Call rate behaviour of brown kiwi (Apteryx mantelli) and great spotted kiwi (A. haastii) in relation to temporal and environmental parameters

Rogan Colbourne, Andrew Digby
unpublished
DOC Research and Development Series 348 Call rate behaviour of brown kiwi (Apteryx mantelli) and great spotted kiwi (A. haastii) in relation to temporal and environmental parameters Abstract Call rates are often used to monitor populations of cryptic species such as kiwi by providing indices of abundance to determine if a population under study is increasing, stable or declining. Observations using human listeners are limited by biases such as variation in hearing ability and fatigue. Therefore
more » ... the development of remote recording technology provides an opportunity to collect a great amount of data at little cost and effort. Call rates can also provide insight into kiwi behaviour. To gain a better understanding of how temporal and environmental conditions influence kiwi call rates, we deployed automated acoustic recorders at six sites-five inhabited by brown kiwi (Apteryx mantelli) and one inhabited by great spotted kiwi (A. haastii). Frequency of calling was clearly related to the breeding season for both species, but the pattern of calling was highly variable between sites and sometimes between years within sites. Brown kiwi call rates peaked in the first 10-40% of the night whereas great spotted kiwi call rates peaked in the second half of the night. Moonlight had no significant effect on male call rates at any site but had a significant effect on brown kiwi females at Whanganui and great spotted kiwi females at Saxon. At all sites, call rates were lower during high winds and heavy rain. Inter-seasonal variations in factors such as the quality of the previous breeding season or environmental conditions (e.g. summer droughts) could affect the ability of males, in particular, to recover to maximum breeding condition, which could, in turn, impact on call rates. Based on these findings, we recommend specific times at which kiwi call rates could be recorded to make monitoring more efficient and reliable. Because of the inherent natural variation in call rates, and the fact that chicks and juveniles rarely call, monitoring by calls is still too crude a method to determine an accurate density of a kiwi population.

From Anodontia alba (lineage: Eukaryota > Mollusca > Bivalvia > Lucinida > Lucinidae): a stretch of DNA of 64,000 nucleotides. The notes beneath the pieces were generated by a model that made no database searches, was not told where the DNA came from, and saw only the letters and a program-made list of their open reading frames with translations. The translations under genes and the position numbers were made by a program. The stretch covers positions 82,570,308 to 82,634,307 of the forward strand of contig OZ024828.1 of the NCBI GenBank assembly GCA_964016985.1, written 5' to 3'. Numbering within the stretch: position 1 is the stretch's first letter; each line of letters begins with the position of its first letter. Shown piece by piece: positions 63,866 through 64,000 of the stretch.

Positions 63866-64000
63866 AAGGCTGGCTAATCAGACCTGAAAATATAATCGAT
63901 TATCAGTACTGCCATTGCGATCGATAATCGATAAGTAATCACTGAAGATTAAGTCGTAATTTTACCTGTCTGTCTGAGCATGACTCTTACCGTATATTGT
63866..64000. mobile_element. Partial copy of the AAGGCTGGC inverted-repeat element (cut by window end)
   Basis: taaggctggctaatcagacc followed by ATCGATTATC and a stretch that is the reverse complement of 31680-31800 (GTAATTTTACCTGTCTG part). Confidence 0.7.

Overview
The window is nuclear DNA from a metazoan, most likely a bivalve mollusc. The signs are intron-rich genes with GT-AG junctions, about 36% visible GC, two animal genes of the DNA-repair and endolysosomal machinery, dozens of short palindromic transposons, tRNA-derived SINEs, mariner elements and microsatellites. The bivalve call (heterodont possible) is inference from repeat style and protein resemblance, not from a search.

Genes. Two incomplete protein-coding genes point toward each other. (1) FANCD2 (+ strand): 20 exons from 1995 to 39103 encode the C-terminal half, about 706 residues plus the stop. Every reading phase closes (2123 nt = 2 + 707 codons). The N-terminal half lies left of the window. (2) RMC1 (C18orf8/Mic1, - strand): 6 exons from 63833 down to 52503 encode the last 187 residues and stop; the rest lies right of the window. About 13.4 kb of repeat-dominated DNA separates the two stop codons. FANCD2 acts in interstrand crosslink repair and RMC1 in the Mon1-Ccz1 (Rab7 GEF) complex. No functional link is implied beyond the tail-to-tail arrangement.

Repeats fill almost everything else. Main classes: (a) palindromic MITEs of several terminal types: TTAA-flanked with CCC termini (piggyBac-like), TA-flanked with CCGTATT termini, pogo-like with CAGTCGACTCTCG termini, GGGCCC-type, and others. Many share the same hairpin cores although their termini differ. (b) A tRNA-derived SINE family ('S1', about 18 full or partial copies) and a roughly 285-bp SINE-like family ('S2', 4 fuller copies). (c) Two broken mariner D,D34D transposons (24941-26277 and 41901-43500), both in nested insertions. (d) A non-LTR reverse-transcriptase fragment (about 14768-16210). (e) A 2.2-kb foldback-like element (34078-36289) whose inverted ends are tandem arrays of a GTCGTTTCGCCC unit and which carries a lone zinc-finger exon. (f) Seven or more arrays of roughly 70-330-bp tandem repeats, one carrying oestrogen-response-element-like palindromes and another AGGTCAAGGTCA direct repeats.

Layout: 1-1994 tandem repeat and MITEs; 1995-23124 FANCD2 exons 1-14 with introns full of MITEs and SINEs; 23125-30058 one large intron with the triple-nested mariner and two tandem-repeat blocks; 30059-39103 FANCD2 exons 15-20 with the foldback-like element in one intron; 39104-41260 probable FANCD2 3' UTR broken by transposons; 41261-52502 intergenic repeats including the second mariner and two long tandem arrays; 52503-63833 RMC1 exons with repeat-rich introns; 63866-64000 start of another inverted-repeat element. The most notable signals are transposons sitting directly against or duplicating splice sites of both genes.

fatcat:y7rpxt6bxjcprgljqpnvvmhzsy